The Japanese powdered tea known as matcha is a unique beverage in many ways. Not only is it one of the most nutritious natural drinks in existence, it was, until relatively recently, unknown outside its native Japan.
And unlike all other teas, matcha uses the entire tea leaf, grinds it into a powder, and then dissolves it in hot water. That’s one reason matcha contains so many nutrients: consumers are drinking the entire plant. In the past decade, matcha tea has become one of the biggest marketing success stories in the West, with the U.S., Europe and South America now counted among Japan’s biggest export destinations for the pricey, bright-green powder.
Here are some key facts about matcha tea for those who want to try it out and learn about its many health benefits (and even a few disadvantages):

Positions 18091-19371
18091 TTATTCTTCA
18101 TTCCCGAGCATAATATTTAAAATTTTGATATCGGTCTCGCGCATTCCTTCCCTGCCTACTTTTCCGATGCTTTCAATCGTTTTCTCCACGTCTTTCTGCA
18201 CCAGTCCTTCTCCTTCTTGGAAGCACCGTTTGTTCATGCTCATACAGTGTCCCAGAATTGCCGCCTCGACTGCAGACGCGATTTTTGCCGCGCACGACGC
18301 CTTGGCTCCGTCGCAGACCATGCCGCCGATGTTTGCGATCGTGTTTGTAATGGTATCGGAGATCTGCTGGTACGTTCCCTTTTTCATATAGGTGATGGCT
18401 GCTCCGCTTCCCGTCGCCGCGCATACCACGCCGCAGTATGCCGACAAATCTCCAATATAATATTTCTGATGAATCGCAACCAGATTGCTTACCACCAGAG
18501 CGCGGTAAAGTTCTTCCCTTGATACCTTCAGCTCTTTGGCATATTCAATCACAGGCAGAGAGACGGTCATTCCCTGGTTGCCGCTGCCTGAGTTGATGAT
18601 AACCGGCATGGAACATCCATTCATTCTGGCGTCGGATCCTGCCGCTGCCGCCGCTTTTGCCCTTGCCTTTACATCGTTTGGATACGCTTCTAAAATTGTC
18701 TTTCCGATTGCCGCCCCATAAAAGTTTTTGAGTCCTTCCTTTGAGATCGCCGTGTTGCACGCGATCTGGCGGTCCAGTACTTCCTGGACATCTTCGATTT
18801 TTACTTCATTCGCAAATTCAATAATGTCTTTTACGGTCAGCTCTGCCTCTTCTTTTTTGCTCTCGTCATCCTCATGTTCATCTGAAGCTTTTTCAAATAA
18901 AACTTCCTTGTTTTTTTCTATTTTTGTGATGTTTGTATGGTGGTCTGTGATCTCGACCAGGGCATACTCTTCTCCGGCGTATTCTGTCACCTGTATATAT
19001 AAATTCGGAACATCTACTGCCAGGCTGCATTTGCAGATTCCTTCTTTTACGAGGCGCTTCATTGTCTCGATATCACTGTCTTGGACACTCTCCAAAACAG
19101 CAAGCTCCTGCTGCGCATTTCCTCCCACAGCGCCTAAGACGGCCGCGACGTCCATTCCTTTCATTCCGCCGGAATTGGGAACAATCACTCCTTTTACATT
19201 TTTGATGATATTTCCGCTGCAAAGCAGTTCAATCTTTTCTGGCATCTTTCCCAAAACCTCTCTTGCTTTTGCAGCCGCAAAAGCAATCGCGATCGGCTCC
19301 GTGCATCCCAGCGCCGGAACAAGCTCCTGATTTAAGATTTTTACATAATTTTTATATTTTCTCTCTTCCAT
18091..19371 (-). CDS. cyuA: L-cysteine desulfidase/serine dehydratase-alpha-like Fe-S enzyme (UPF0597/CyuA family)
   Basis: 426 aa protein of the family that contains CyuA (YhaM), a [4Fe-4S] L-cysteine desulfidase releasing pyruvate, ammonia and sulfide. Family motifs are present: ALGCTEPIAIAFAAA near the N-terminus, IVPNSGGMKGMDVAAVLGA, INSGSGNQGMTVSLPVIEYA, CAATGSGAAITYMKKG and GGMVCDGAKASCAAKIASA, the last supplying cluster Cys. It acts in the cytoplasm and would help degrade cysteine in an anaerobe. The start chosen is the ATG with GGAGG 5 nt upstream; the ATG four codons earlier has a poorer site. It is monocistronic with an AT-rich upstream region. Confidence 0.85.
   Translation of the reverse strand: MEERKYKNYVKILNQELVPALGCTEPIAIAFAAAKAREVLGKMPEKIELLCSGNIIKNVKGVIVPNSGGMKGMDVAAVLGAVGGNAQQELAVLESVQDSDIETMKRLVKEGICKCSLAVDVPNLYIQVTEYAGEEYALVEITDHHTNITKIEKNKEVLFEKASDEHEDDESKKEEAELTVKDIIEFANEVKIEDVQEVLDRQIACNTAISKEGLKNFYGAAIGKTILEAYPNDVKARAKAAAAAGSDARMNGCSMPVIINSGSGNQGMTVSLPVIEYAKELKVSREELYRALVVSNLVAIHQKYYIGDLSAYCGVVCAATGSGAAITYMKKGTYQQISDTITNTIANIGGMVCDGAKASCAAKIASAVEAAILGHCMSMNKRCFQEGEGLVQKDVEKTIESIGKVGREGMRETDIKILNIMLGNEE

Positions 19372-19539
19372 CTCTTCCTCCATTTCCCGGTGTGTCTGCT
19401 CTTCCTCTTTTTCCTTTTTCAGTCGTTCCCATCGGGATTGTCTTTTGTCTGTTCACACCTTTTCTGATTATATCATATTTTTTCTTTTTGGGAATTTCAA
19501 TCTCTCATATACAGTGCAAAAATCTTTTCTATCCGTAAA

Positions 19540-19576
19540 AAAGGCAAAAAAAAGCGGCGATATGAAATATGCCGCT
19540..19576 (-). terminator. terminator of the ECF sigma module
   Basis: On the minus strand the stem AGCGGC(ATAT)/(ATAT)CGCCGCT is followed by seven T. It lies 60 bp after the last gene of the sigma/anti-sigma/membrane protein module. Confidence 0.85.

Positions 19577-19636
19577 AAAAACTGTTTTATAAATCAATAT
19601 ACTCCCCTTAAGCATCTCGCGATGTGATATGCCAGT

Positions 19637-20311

The downside: Matcha brands vary greatly in taste. Some are quite bitter and don’t please the Western desire for “sweet” drinks. What might be a big hit among the Japanese, some of the matcha brands just don’t taste good to Americans and Europeans.
Matcha is still relatively hard to find in local U.S. markets and can be very expensive when ordered online direct from Japan. In general, a hot cup of homemade matcha tea will cost about $2 per cup. Compared to home brew coffee that comes in at about one-tenth that amount, matcha tea can be an expensive habit.
Authentic Japanese matcha tea contains caffeine, which is a problem for many tea enthusiasts. It’s common for ex-coffee drinkers to turn to tea as a lower-caffeine alternative. Matcha contains about as much caffeine per cup as coffee, so consumers need to take that into account.